Want job security? Look for work as a driver recruiter at a truckload carrier.
Annual driver turnover rates are rising at truckload haulers, hitting 79 percent at large companies in the second quarter of 2011, the American Trucking Associations said, ratcheting up demand for truck drivers and increasing recruiting costs.
That’s a big leap from 39 percent in the first quarter of 2010, though a smaller increase from a 75 percent annual turnover rate in the first quarter of 2011.
And although the rate is still below the 100 percent-plus turnover rates common in the mid-2000s, driver retention is becoming an increasingly costly problem.
A driver shortage alone would be bad enough; high driver turnover rates mean carriers must hire drivers again and again with no net gain in employment.
Over time, that costs trucking companies and, eventually, shippers, big money. Truckload carriers are spending hundreds of thousands, if not millions, of dollars a year simply to replace truck drivers who leave and maintain a steady work force while ensuring a stable and sustainable supply of capacity for customers.
Here’s an example. Say a large truckload carrier spends $5,000 to recruit each driver (an amount cited by one such company). With 2,500 drivers, and a 79 percent turnover rate, that carrier will spend nearly $10 million a year to replace the 1,975 drivers who turn in their keys annually. Over five years, the carrier would spend close to $50 million and hire almost 10,000 drivers — if its turnover rate and recruiting costs remain stable, which isn’t guaranteed. By bringing its annual turnover rate down to the 39 percent industrywide average the ATA reported in early 2010, that company could save $5 million and hire 1,000 fewer drivers a year.
And there are other, indirect costs of high driver turnover, not the least of which is the kind of lost revenue opportunity that occurs when a driver quits on a Friday, leaving a carrier scrambling to fill a seat and pick up a shipment Monday. Repositioning equipment? Cutting into another driver’s hours? All cost money.
“Driver turnover clearly diminishes your ability to generate revenue,” said Joe White, CEO of CostDown Consulting, a Grayson, Ga.-based firm that specializes in driver retention programs. “It’s not just that $5,000 per driver; it’s the lost revenue opportunity. You’re effectively operating at 75 percent of your capacity.”
It’s hard to imagine a business where that kind of expense and that level of turnover would be considered acceptable — except trucking. And for many truckload carriers, $5 million or $10 million spells the difference between a profit and a loss.
Sidebar: What Should Shippers Do?
With operating and equipment costs rising in an uncertain economy, driver turnover and retention are issues carriers and shippers ignore at their own risk. Not only is a carrier’s profit at stake, but also a shipper’s supply lines and budget.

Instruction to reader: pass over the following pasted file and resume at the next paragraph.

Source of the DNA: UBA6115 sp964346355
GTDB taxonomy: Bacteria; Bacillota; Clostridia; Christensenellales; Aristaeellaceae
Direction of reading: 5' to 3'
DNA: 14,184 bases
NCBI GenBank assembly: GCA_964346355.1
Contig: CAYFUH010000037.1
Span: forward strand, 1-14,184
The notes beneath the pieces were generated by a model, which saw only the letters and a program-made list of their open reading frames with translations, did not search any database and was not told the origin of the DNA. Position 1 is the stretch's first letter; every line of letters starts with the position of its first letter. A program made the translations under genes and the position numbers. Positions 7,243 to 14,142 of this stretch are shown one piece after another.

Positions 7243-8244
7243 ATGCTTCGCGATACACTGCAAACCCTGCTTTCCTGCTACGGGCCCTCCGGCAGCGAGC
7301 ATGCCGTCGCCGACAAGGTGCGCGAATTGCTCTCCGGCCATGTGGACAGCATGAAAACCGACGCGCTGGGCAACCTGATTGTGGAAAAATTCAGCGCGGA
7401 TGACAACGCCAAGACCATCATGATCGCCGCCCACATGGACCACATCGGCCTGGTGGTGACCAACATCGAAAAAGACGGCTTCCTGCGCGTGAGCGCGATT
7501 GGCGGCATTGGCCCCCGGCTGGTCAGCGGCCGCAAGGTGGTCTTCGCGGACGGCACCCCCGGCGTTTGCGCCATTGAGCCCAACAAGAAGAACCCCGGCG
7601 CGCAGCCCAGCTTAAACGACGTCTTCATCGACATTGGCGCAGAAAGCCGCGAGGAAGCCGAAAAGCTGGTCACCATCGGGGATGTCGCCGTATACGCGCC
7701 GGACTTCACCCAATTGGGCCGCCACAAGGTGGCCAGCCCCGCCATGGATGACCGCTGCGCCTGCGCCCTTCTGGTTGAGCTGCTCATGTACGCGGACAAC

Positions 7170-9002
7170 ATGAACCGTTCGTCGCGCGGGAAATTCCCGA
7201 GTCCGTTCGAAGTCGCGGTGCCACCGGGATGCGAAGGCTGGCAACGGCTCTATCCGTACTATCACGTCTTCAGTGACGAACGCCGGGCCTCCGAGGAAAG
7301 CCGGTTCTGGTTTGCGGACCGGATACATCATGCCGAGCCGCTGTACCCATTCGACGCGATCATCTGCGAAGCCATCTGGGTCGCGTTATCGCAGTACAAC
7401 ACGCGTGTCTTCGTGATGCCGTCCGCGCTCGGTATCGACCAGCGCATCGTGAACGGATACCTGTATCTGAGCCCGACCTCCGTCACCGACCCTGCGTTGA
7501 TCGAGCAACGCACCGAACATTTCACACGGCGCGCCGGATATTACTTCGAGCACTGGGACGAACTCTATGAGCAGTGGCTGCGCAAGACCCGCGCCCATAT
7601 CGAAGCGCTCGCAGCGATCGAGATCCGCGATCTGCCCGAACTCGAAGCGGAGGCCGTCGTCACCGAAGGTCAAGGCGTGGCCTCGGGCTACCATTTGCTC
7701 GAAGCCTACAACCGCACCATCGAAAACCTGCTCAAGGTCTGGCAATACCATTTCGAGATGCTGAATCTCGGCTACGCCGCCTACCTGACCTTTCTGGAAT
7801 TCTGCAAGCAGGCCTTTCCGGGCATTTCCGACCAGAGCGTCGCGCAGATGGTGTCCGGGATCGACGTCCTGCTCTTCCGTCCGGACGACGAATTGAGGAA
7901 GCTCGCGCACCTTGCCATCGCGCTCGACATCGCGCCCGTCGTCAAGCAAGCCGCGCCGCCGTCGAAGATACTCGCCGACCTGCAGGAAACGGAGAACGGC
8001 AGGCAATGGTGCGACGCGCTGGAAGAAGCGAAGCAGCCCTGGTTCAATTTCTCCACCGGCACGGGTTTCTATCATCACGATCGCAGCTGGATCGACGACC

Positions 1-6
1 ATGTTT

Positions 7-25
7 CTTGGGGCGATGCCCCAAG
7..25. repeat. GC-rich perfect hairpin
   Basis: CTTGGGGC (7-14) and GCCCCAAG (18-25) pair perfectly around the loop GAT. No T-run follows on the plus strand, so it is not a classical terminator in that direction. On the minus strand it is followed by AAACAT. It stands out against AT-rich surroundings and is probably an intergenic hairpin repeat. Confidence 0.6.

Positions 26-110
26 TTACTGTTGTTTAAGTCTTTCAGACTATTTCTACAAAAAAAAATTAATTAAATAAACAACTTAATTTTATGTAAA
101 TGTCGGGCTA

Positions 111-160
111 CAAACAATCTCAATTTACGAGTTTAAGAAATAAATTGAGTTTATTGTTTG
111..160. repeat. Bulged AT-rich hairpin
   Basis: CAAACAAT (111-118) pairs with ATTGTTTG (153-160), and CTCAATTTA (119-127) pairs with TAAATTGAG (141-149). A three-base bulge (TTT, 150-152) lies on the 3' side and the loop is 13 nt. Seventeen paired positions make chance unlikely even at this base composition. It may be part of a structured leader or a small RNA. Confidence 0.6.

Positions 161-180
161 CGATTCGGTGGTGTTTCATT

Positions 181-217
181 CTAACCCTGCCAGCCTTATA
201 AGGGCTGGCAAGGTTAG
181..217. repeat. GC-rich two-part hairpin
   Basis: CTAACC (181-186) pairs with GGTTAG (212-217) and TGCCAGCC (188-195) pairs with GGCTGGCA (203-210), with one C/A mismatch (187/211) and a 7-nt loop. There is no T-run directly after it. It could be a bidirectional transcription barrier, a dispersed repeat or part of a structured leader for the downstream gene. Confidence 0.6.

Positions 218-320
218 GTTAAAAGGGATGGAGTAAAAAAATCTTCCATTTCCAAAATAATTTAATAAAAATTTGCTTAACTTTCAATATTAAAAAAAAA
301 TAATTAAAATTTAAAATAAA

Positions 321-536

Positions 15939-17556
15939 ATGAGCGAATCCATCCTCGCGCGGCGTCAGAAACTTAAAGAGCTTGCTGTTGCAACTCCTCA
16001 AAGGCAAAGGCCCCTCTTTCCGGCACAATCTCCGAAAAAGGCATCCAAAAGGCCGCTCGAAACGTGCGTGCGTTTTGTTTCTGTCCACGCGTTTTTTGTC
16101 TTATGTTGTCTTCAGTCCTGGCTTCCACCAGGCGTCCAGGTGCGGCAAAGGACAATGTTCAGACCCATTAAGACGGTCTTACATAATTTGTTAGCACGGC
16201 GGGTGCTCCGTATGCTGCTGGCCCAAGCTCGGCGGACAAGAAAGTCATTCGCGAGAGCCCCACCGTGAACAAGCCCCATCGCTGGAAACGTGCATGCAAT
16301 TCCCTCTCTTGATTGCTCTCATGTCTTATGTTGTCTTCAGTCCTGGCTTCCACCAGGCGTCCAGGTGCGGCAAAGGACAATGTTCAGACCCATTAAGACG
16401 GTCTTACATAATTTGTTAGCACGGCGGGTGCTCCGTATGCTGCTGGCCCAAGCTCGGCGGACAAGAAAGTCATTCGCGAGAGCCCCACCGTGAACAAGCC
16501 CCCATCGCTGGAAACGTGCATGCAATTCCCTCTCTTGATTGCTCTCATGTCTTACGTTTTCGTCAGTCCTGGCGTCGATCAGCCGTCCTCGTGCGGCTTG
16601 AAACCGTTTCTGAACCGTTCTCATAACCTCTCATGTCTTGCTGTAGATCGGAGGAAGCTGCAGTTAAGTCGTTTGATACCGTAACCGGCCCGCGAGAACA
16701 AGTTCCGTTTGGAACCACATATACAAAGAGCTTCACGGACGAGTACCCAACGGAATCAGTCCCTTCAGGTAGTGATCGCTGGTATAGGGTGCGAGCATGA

Truckload carriers exerting newfound pricing and capacity discipline have an opportunity to fix this chronic problem and create a more sustainable, profitable business model that would allow them to keep more of the money driver turnover siphons from their bottom lines. Those carriers need to grab the chance to rethink long-term strategies for hiring and keeping drivers.
“The key is for companies to make a severe change in the way they do business now to the way they will do it in the future,” said Richard Snyder, director of recruiting at Crete Carrier, Lincoln, Neb. Those carriers that are first to do so “will win big.”
Crete Carrier, the eighth-largest U.S. truckload company when ranked by revenue, according to SJ Consulting Group, has about 4,800 drivers and “an industry-low turnover rate,” Snyder said, though he declined to release the figure.
“How many drivers do we hire a year? Not enough,” Snyder said. “I wish we could bring on 15 to 20 percent more. We are willing and able to grow, but only by recruiting drivers that meet or exceed our qualifications.”
Truckload carriers also need to learn from less-than-truckload and private fleet counterparts with much lower turnover rates, show shippers they have a vested interest in a stable driver pool, and, perhaps most important, convince drivers they’re serious about giving them reasons to stay rather than dart out the door.
Old Dominion Freight Line, a $1.4 billion LTL carrier, has a 10 percent driver turnover rate. “Our road drivers don’t handle freight, they spend more time at home and their compensation is better,” said David S. Congdon, president and CEO of the Thomasville, N.C.-based company. “We attract drivers from the truckload industry. Home time is one of the most important factors.”
“Most carriers have opportunities to improve retention,” White said. “A lot of companies don’t put the effort into retention that they put in recruiting. They’ll say, ‘I’ll treat the driver with respect.’ Today, that’s just the price of admission.”
Sidebar: Planning Better Driver Retention.
Although most carriers have a recruiting director, White said, they often don’t have someone specifically charged with improving retention, despite the grinding cost of churning turnover. “You need to think of your driver employment strategy as a funnel,” he said. “The wide end is recruitment — you want to bring in as many drivers as you can. The narrow end is retention — you don’t want to let many out.”
What carriers need is a comprehensive driver employment strategy, said Bert Johnson, senior director of human resources and driver recruitment at Con-way Truckload, Joplin, Mo. “If you have a driver working for you for years, that driver is going to deliver on time and be more safe. You’ll get all the benefits of retention.”